Two squabbling couples? Tick. Comical servants? Tick. Cantankerous rich father figure? Tick. Mistaken identity? Tick. Improbable plot? Tick. Borat’s mankini? …well, a tick for that too, actually!
It’s quite a treat to see NIDA stage The Rivals, as productions of Sheridan don’t come around all that often, despite his stature in the canon.
Taking their cue from the play’s setting in Bath, set and props designer Alice Morgan has created a wide, fairly empty set that evokes a modern health spa via the aesthetics of an iPod. Brigid Dighton’s lavish costumes splice this pretentious strain of modern high fashion with the equally absurd dress of the late 1700s. This mix of the modern and historical signals a production acknowledging its cultural distance without aiming to be an outright period piece.
Although filled with many highly amusing figures, The Rivals is a comedy of manners, reliant on its intricate plot which keeps its foolish characters lurching from one ridiculous misunderstanding to another.
Jennifer Hagan’s direction is very tight and extremely detailed, injecting a great deal of action and physical humour into the piece. A lot of extra slapstick and “business” has been used in addition to Sheridan’s script resulting in a lively show on the whole, although some scenes do drag a little. In fact, it seemed at times that most of the big laughs resulted from these unscripted contributions to the play, the plethora of sight-gags and deliberately overwrought comic acting. Sometimes an over-reliance on bulking out a production with additional shtick can lead one to suspect that somewhere along the line those involved in the show started lacking faith in the text’s intrinsic appeal, that Sheridan’s jokes might not be enough, or perhaps out of a nervousness over the antiquated language.
From a purist’s point of view, this might be disappointing, but it is hard to fault this production for it. Farce is often reliant on the contributions of the performers’ comic talents to supplement the script, and some leeway has to be allowed. To be fair, it’s fairly common in performances of Shakespeare’s comedies as well.
NIDA’s Third Year students form a strong, sizable ensemble cast, bouncing off each other with no-one hogging the spotlight more than is their due. They mesh well, as you would hope of a group that has already worked and grown together over some years. Indeed, it is regrettable that there are few professional ensembles around these days which have the same opportunity.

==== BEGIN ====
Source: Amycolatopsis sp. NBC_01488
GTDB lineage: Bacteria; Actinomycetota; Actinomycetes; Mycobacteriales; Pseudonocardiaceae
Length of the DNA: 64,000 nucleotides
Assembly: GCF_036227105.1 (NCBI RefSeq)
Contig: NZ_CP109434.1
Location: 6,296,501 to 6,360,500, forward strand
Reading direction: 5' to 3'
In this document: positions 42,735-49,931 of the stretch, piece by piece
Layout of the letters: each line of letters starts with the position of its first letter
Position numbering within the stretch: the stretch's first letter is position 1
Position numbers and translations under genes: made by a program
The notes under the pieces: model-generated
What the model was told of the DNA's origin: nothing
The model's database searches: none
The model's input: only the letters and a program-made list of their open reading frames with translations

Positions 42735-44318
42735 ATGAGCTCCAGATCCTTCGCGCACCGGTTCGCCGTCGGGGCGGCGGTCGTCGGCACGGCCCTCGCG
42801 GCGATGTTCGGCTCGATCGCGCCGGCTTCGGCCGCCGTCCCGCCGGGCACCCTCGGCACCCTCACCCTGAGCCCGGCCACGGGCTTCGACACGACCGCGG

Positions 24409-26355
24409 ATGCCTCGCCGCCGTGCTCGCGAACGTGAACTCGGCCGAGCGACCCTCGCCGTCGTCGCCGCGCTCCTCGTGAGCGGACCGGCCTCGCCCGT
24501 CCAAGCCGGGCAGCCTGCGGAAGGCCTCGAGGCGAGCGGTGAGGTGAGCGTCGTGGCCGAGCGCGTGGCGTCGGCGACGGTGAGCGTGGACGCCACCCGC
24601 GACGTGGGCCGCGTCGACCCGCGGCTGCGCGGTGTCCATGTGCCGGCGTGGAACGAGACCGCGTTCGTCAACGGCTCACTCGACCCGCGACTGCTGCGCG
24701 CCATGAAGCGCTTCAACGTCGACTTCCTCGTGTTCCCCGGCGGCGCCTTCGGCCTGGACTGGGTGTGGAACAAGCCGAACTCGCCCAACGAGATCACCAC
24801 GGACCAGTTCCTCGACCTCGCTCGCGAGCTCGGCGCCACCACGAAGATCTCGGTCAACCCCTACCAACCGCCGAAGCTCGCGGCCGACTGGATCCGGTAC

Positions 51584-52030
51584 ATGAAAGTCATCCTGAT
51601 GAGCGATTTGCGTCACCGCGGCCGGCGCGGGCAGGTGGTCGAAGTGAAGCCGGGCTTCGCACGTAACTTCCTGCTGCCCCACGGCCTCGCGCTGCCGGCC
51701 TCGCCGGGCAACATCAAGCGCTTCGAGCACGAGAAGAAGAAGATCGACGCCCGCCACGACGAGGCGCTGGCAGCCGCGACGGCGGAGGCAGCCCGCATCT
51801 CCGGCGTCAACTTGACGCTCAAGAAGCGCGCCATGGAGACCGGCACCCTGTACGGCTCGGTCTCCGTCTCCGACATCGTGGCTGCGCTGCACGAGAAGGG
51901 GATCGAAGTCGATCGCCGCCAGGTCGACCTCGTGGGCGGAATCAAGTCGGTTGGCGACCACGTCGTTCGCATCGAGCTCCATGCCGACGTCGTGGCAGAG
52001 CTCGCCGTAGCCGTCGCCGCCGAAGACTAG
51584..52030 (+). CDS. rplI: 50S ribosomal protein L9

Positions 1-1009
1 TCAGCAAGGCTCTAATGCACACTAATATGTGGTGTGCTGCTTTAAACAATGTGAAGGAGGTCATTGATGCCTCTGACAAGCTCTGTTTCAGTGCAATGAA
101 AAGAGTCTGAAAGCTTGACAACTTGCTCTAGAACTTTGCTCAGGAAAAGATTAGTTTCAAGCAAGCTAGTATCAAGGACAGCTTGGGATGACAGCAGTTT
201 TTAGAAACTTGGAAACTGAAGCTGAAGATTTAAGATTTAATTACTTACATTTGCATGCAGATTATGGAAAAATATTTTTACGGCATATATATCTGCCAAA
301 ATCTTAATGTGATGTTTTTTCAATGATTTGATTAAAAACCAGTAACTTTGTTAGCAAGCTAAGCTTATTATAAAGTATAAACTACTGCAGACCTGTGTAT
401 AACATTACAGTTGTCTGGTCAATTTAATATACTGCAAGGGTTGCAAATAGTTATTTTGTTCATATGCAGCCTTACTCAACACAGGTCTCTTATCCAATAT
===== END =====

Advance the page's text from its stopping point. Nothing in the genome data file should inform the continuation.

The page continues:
The talented Akos Armont as Sir Anthony Absolute is responsible for many of the high points of the play, his comic timing and knack for imbuing the preposterous role with a strong characterisation is well suited to the material. Samantha Jane Young plays the famous role of Mrs. Malaprop (after whom the term malapropism was aptly coined) with verve and a commendable willingness to make herself look ridiculous at every turn. Shannon Dooley is excellent as the petulant Lydia Languish, obsessed with romantic notions of the delights of true love and poverty even when they contradict her genuine feelings, as is Jessica Marais as her somewhat more sensible friend Julia. Faulkland (Eamon Farren) is perhaps the male equivalent of Lydia, a hopeless romantic plagued by irrational fears that generate some absurd developments and many hearty laughs. Noteworthy were Benn Welford as the buffoonish Bob Acres, and Paul-William Mawhinney and Aidan Gillett, who seem criminally underused as the comical servants Fag and Thomas.
This production of Sheridan’s The Rivals doesn’t quite manage to be consistently hilarious, but there are laughs aplenty and the requisite improbable ending to recommend it. After all, what would a comedy of manners be without an incompetently executed double duel and multiple marriages at the end?
Richard Brinsley Sheridan
Venue: Parade Theatres, NIDA | 215 Anzac Parade, Kensington
Dates/Times: Thursday 12, Friday 13, Saturday 14, Monday 16, Tuesday 17 April at 7.30pm
Tickets: Adult $25 | Conc $15 | Groups 10+ $15
Bookings: 132 849 or www.ticketek.com.au